Hands up who has stayed up all hours of the night, pacing the room, cramming for an exam the following morning to regurgitate all that had been ‘learned’ the night before! Long-winded quotes, citations, names and dates, formulas that you didn’t know what to do with, but had a clear visual of what it should look like? We’ve all been there!
I’d like to say we have all moved on from ‘learn the list of regular verbs on page 54 and you’ll be tested tomorrow’ and as teachers, I think we have, but how do we know how our students learn when they are left to their own devices?
Do they repeat x 5 times a list of ‘get’ phrasal verbs they found on Google, in the hope the ‘put’ list from last week has cemented itself to their long-term memories and needs never to be touched again? And how short are our short-term memories anyway?
In 1885, a German Psychologist, Hermann Ebbinghaus studied his own retention rate of random syllables which he had committed to short-term memory; ‘The Forgetting Curve’ below was his result of the clear decline in his ability to recall memorized information over a period of one month. Ebbinghaus believed that we don’t just forget facts but we do so at a predicable rate, halving our memories of newly learned knowledge in just days/weeks unless reviewed at regular intervals.
Ebbinghaus discovered an accelerated learning technique which he called ‘Spaced Repetition’ whereby a learner’s exposure to material repeatedly at increased intervals would commit the material to long-term memory. Ebbinghaus believed the space between each exposure should also increase in order to hardwire the material into the brain.
No, it’s not rocket science, but it does make sense!
So how can we as teachers encourage our students to practice ‘spaced repetition’ and increase their learner autonomy when it comes to reviewing their vocabulary from previous lessons?
This will take up some class time and YOU will need to become invested in this process for it to work and to start seeing results.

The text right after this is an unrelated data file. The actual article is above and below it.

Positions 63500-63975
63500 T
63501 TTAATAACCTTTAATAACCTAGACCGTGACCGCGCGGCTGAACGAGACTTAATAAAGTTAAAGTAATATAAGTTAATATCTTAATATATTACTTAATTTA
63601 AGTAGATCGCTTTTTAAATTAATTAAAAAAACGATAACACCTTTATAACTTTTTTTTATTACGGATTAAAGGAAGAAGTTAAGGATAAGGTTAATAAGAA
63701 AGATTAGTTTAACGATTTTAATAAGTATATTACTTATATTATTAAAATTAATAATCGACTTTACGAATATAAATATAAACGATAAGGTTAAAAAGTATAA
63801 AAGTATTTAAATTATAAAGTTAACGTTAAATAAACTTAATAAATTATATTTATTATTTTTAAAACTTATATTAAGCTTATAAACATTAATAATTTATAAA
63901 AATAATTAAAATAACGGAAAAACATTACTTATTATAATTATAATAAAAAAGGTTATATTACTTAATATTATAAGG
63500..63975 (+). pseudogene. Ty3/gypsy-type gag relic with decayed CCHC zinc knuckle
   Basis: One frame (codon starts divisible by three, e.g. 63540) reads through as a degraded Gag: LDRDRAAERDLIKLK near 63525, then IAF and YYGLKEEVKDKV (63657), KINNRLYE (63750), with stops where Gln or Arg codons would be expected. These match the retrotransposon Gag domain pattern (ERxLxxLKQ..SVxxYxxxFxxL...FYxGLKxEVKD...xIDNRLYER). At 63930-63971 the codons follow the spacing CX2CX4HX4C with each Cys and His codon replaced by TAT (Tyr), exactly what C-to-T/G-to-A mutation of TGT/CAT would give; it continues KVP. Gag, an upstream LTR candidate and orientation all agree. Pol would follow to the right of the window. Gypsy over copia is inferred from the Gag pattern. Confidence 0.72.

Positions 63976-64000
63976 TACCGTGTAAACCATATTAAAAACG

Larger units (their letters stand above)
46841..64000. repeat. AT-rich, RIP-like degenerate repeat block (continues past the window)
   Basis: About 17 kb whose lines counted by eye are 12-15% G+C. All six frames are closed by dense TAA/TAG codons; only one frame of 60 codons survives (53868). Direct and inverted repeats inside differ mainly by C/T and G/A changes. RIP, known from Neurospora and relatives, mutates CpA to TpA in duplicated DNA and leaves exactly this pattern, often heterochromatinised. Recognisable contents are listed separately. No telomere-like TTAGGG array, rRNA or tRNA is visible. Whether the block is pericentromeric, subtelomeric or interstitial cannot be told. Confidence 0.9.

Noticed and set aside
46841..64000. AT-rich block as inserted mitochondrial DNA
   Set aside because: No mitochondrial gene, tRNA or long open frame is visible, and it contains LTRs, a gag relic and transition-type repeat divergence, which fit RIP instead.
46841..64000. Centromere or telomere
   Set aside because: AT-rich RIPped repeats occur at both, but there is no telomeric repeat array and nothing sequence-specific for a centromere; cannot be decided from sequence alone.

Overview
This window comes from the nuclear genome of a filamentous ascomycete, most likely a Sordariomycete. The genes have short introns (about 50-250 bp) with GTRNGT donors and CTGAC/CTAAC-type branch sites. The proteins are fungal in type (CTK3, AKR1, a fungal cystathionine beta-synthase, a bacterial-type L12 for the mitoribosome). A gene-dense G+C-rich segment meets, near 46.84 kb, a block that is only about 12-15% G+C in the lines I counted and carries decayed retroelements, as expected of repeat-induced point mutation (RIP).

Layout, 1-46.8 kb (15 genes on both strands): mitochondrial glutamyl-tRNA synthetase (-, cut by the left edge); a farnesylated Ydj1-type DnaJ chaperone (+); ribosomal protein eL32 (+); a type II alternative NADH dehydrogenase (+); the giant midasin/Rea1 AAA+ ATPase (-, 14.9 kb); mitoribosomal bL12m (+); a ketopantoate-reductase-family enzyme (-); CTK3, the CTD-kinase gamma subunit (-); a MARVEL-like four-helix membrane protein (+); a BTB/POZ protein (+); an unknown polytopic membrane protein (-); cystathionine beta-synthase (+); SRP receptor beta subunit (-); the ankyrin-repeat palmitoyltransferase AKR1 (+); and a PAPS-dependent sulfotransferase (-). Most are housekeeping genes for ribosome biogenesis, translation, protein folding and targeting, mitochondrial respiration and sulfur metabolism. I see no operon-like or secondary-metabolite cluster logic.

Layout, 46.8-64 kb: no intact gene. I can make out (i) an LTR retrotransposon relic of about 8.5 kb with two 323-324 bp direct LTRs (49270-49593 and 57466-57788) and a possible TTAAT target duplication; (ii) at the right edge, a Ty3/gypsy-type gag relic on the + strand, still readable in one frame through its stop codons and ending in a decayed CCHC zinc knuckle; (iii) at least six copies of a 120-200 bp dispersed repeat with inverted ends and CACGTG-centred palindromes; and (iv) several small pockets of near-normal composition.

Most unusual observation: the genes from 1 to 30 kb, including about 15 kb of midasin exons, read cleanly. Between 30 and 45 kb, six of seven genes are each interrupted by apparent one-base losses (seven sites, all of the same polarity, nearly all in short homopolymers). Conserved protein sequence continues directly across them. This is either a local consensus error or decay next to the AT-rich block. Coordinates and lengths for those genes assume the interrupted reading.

Discuss ‘learning vocabulary’ with your students. Ask them how they revise their vocabulary, what they revise and when they revise it. Explain to them how this technique works and how they can benefit from it. Here’s a practical example if you want to read more here on Spaced Repetition
In class, set aside some time in your lesson plan to ask students to download the FREE app ‘Brainscape’ where they can create multimedia flashcards, share them with classmates and collaboratively develop content. Students can then rate how well they have remembered a word by rating it on a scale of 1-5 and this indicates how frequent the item will reappear for the student’s revision.
(Of course, you don’t have to go down the techie route for this, but the good thing about these apps is that they have been developed with an algorithm to present students with their most challenging content more regularly, based on their response each time a word appears).
Ok, so it’s not as simple as that.
The downside of apps like this (and using traditional paper and pen flashcards) is that students are meeting vocabulary out of context and although may remember the vocabulary from yesterday’s lesson, they may not have the ability to accurately use it.
This is where you come in. Here are some ideas for providing context in class and building vocabulary.
- Use newspaper reports on the same event over time so that students are meeting content time and time again. Improving conditions whereby your students can meet the same vocabulary increases their acquisition.
- Plan a classroom task using an excerpt from a graded reader, get them to upload difficult vocabulary to Brainscape and then encourage students to continue reading in their own time. Nation and Wang (1999) found that if a learner systematically read several graded readers, most words would be frequently met. They suggested learners should read one graded reader per week to ensure new words are met again within a short period of time. (and more importantly in context)
- In pairs, get students to share 3 words from Brainscape (or from their vocabulary record) from last week’s classroom vocabulary which they are struggling to remember and then get feedback from the class. Chances are students will have some shared difficulties so you could try some of these tasks:A) Get students to put their words on the classroom noticeboard and refer to them at intervals throughout the week, eliciting sample sentences, drilling pronunciation and ensuring correct context usage.
B) Create a Dictogloss including some of these lessons for a follow-up lesson.
C) Use a vocabulary box (one of our teachers in ATC is doing this with her A1s…you know who you are….) and encourage students to put their ‘difficult words’ into the box as they are met. These can then be used for quizzes at the end of the week OR how about building a crossword using these words? Here’s a link to one option….
D) When presenting new grammar on the board, use (where relevant) some of the vocabulary from a previous lesson/ week and elicit the meaning.
Once students get into the habit of working like this and see a pattern in how you revise vocabulary, they are more inclined to get on board. They will soon realise that at any stage, they may be asked to recall the meaning of vocabulary met previously and so their learner autonomy and self-motivation should kick in…
Let us know in the comments box below if you have used an App such as this one with your students in building and revising vocabulary? What other tasks do you do with your classes to help them commit new words to long-term memory?